Amid rising tensions between Israel and Palestine in the occupied West Bank, the Israeli army recently introduced robotic weapons powered by artificial intelligence.
The twin turrets are installed on a watchtower overlooking the overcrowded al-Aroub refugee camp in the West Bank.
19-year-old Kamal Abu Hishesh lives under the tracking turret.
“It fires by itself without any difficulty from the soldier. If he [an Israeli soldier] sees a little boy, he pushes a button or something and it fires by itself,” said the resident of al-Aroub camp.
“Also, it’s very fast, even faster than the soldiers… The tear gas bombs it fires can reach the end of the camp and all the way there. I’ve seen it several times and I have videos,” he added.
The company behind the Smart Shooter remote-controlled weapon says the purpose of the autonomous weapons is to better protect soldiers and civilians by improving accuracy when hitting the right target.
“Usually the terrorist is in a civilian environment with a lot of people that we don’t want to hurt. We allow the soldier to look through their fire control system to make sure the target they’re trying to hit is the legitimate target,” said Michal Mor, the CEO of Smart Shooter.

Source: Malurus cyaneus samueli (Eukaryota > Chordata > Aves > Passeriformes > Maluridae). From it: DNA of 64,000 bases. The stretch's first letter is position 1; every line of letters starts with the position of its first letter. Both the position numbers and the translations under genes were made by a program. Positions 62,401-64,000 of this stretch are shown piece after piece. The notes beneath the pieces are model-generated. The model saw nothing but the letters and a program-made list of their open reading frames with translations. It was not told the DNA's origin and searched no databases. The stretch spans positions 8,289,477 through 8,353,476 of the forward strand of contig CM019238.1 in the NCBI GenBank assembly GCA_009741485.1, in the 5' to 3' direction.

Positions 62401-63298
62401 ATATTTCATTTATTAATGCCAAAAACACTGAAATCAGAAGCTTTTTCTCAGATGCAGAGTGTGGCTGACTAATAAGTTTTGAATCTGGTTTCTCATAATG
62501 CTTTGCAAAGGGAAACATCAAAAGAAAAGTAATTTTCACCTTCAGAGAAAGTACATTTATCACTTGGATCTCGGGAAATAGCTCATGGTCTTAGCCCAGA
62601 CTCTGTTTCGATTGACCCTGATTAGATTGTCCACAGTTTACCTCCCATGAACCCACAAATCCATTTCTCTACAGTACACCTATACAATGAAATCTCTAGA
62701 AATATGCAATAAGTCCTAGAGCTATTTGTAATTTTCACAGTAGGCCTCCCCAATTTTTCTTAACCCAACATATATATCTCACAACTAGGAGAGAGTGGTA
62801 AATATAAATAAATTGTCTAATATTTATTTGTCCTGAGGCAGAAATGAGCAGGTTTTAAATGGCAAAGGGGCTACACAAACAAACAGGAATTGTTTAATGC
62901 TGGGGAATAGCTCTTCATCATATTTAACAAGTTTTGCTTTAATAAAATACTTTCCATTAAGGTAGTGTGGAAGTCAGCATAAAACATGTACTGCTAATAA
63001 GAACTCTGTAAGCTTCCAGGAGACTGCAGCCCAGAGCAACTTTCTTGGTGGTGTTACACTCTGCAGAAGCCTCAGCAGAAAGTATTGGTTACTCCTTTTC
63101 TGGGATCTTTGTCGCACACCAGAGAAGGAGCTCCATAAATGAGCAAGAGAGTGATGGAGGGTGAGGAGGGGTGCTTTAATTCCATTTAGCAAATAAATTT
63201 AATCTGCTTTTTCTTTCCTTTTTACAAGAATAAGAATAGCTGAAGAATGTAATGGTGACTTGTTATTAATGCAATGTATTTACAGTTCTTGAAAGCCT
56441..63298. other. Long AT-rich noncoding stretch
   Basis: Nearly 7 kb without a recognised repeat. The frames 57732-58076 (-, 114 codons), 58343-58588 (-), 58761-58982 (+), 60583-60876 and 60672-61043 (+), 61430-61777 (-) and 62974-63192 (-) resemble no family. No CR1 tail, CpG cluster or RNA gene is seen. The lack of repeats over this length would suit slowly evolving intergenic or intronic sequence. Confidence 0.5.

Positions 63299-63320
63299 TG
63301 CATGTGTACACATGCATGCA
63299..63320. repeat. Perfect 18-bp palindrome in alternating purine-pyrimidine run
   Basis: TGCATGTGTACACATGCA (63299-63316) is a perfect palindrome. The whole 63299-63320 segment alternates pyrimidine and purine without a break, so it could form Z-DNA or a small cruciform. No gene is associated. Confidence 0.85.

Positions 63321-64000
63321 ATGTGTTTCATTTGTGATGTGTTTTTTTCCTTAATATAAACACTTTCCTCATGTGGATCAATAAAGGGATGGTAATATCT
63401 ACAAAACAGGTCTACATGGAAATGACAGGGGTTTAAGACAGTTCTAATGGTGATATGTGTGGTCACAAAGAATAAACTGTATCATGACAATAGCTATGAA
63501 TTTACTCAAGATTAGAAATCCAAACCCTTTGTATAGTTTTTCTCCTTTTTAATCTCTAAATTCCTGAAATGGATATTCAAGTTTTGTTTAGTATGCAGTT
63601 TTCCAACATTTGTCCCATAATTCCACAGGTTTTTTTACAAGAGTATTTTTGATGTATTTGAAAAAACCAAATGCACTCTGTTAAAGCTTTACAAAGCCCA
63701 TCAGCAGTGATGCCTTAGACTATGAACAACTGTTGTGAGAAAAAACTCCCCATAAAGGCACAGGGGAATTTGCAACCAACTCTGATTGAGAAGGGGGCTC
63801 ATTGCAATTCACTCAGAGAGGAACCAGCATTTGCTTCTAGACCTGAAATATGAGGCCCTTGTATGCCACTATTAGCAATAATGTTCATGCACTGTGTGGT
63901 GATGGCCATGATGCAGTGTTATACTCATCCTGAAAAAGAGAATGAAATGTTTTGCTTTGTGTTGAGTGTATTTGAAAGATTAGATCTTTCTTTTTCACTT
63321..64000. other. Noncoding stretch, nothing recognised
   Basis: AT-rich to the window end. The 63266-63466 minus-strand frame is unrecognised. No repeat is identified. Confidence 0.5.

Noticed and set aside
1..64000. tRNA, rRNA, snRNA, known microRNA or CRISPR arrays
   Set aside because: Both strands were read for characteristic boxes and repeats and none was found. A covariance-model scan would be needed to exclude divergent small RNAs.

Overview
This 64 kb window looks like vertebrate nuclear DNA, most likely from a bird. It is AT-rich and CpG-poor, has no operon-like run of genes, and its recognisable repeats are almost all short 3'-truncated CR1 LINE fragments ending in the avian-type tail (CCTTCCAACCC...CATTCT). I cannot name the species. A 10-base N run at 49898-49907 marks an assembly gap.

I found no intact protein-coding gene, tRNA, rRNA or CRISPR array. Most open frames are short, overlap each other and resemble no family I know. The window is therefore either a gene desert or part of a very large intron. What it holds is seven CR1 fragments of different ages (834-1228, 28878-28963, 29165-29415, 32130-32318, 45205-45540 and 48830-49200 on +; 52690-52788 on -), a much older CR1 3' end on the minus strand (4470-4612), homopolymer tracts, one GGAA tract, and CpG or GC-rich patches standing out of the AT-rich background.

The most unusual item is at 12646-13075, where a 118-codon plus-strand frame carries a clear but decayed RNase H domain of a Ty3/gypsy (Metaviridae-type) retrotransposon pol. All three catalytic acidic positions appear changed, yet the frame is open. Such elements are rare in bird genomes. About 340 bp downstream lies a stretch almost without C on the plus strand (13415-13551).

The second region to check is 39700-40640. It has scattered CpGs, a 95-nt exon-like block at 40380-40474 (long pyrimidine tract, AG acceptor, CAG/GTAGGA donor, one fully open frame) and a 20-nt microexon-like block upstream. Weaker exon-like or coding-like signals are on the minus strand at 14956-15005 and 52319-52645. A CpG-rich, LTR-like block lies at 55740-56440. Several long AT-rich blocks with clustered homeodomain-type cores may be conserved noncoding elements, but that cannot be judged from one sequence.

“Once he has locked on to the target, the system ensures that when he pulls the trigger, the bullet is released only at the legitimate target and no bystanders can be hit by the gun.”
The Israeli army said in a statement that the autonomous weapons will be regulated like any other weapon in its arsenal and will not use live rounds; They can only fire tear gas, stun grenades, and sponge-tipped bullets.
Human rights activists raise worrying voices about the “digital dehumanization of weapon systems” and accuse Israel of creating “a powder keg for human rights”.
“At the end of the day, when you combine technology that invariably eliminates, to some degree, the human judgment required to monitor a complex situation under international law,” Omar Shakir, Israel and Palestine director at Human Rights Watch said.
Robotic weapons are increasingly deployed around the world, with drones being widespread from Ukraine to Ethiopia, and remote-controlled weapons used by the US in Iraq, South Korea along the border with North Korea, and by Syrian rebels.
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